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The Structure and Function of Macromolecules

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Presentation on theme: "The Structure and Function of Macromolecules"— Presentation transcript:

1 The Structure and Function of Macromolecules

2 Macromolecules - larger molecules made from smaller ones.
4 major classes of macromolecules: carbohydrates, lipids, proteins, and nucleic acids. 3 of these are polymers because they are made from individual building blocks called monomers.


4 Monomers - joined together through condensation or dehydration reaction (form macromolecules)
Requires energy; uses covalent bonds (links together monomers) Water produced.

5 Water produced as by-product

6 Hydrolysis breaks polymers into monomers.
Water added to polymer; breaks bonds, creates monomers (i.e. digestive process in animals)


8 Carbohydrates 1Carbohydrates - sugars (monomers) and polymers.
AMonosaccharides - simple sugars. BDisaccharides - double sugars (monosaccharides linked together) CPolysaccharides - polymers of monosaccharides. Sugars named with –ose.


10 Monosaccharides needed for cellular work.
Help to synthesize other macromolecules.


12 Maltose - 2 glucose molecules.
Sucrose - 1 glucose, 1 fructose.


14 Polysaccharides - energy storage.
Starch - energy storage polysaccharide for plants. Cellulose – polysaccharide; plant cell walls. Animals store energy as glycogen.



17 Chitin - polysaccharide - makes up exoskeleton of arthropods (like crustaceans and our sowbugs!).

18 Chitin is used in surgery

19 Lipids - no polymers (exception)
Lipids nonpolar (no affinity for water) Fat made from glycerol and fatty acids.


21 Saturated fatty acid - No carbon-carbon double bonds in carbohydrate chain. (hydrogen at every possible position) Form bad fats - solid at room temperature (butter, lard)

22 No double-double bonds

23 unsaturated fatty acid - 1+ carbon-carbon double bonds.
Formed by removal of hydrogen atoms from carbon skeleton. Form good fats - liquid at room temperature (oils)


25 Purpose of fat - energy storage.
Gram of fat stores 2X as much energy as gram of polysaccharide. Fat also cushions vital organs. Layer of fat can also function as insulation.

26 http://www. healthline

Phospholipids have 2 fatty acids attached to glycerol. Fatty acid tails are hydrophobic, phosphate group and attachments form hydrophilic head.


29 When phospholipids added to water, self-assemble with hydrophobic tails pointing toward center, hydrophilic heads on outside. Phospholipids in cell form bilayer; major component of cell membrane.


31 Hydrophilic Hydrophobic

32 Other Lipids Steroids - lipids with carbon skeleton consisting of 4 fused carbon rings. Cholesterol - component in animal cell membranes and hormones.

33 Cholesterol

34 Proteins - support, storage, transport, defenses, and enzymes.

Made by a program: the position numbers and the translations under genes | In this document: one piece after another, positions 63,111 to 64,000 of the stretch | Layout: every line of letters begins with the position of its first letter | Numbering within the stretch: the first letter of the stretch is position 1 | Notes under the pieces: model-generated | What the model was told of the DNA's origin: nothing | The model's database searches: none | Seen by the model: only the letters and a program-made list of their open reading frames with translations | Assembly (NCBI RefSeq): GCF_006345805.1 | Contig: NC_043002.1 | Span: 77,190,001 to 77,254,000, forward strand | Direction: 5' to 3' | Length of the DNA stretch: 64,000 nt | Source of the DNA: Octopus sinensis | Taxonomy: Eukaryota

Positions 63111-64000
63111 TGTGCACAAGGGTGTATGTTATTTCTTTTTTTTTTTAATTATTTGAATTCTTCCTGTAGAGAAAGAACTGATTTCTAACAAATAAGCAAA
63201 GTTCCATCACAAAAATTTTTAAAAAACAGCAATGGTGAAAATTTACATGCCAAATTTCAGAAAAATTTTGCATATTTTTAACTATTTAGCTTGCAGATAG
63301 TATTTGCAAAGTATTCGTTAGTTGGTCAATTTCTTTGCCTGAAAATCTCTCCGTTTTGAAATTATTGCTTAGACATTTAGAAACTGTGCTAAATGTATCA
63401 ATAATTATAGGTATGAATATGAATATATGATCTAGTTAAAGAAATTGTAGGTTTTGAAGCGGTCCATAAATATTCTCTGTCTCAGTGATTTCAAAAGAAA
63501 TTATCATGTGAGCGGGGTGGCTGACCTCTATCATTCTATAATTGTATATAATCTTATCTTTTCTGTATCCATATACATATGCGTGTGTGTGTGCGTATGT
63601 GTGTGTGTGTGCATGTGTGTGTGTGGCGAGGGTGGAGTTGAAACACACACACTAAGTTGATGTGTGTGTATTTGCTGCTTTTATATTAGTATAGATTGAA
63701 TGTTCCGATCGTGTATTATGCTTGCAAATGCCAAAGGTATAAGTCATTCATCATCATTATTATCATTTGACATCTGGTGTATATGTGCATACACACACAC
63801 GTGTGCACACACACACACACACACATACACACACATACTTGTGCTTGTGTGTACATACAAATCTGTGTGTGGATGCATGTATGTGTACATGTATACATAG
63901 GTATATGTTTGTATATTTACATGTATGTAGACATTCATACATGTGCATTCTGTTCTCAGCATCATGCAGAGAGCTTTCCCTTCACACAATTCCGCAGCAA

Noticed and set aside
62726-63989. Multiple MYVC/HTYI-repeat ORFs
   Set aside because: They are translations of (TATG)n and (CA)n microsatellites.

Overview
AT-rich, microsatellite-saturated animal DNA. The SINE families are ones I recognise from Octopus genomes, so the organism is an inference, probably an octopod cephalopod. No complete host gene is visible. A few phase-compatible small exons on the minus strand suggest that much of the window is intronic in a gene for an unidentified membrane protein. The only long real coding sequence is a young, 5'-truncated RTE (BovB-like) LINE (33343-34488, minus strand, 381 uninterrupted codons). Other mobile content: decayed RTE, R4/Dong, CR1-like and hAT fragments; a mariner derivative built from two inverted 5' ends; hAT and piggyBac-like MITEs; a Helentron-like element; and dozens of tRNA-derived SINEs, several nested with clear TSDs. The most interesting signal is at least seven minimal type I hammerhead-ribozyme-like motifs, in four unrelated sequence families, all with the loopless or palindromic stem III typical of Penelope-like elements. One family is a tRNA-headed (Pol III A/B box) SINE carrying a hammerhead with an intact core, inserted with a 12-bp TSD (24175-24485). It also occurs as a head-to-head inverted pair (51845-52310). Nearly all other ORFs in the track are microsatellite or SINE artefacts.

Made in ribosomes in cell. Proteins - amino acids linked together to form polymer. 20 different amino acids that can be linked together to form thousands of different proteins.

35 http://images. foodnetwork

36 Amino acids link - polypeptides - combine to form proteins.
Amino acids made of hydrogen atom, carboxyl group, amino group, variable R group (or side chain). R group makes amino acids different from one another.


38 Shape of protein determines function.
Shapes - 3 dimensional - determined by sequence of amino acids.


40 Primary structure of protein - linear sequence of amino acids determined by genetics.



43 Secondary structure - two shapes are usually formed: alpha coils or beta sheets.


45 Tertiary structure determined by interactions among R groups.


47 Quarternary structure - joining of 2+ polypeptide subunits.
Collagen and hemoglobin examples.



50 Protein’s shape can change due to environment.
pH, temperature, or salinity (salt concentrations) change - protein can denature (starts to fall apart) Some proteins can return to functional shape after denaturation, others cannot.


52 Nucleic acids Amino acid sequence of polypeptide programmed by a gene.
2 types of nucleic acids: ribonucleic acid (RNA) and deoxyribonucleic acid (DNA).

53 http://www. uic. edu/classes/bios/bios100/lecturesf04am/nucleotides

54 DNA gives information so RNA can create proteins.
Flow of genetic information - DNA -> RNA -> protein. Protein synthesis occurs in ribosomes.


56 Monomers of nucleic acids - nucleotides.
Nucleotides made up of 3 parts: nitrogen base, five-carbon sugar, and phosphate group. Nitrogen bases, rings of carbon and nitrogen, come in 2 types: purines and pyrimidines.


58 Pyrimidines - cytosine (C), thymine (T), and uracil (U in RNA only).
Purines - adenine (A) and guanine (G). Pyrimidines - single six-membered ring; purines - five-membered ring.


60 In RNA - sugar is ribose; DNA - sugar is deoxyribose.
Difference between sugars is lack of oxygen atom in deoxyribose.


62 RNA single-stranded - linear shape.
DNA forms double helix. Sugar and phosphate forms backbone of double helix while nitrogen bases form connection between backbones.


64 Adenine (A) always pairs with thymine (T) guanine (G) with cytosine (C).
Due to six and five membered rings – shapes are compatible. Two strands are complementary.


66 DNA used to show evolutionary similarities between species.
Two species that appear to be closely-related based on fossil and molecular evidence also more similar in DNA and protein sequences than more distantly related species.


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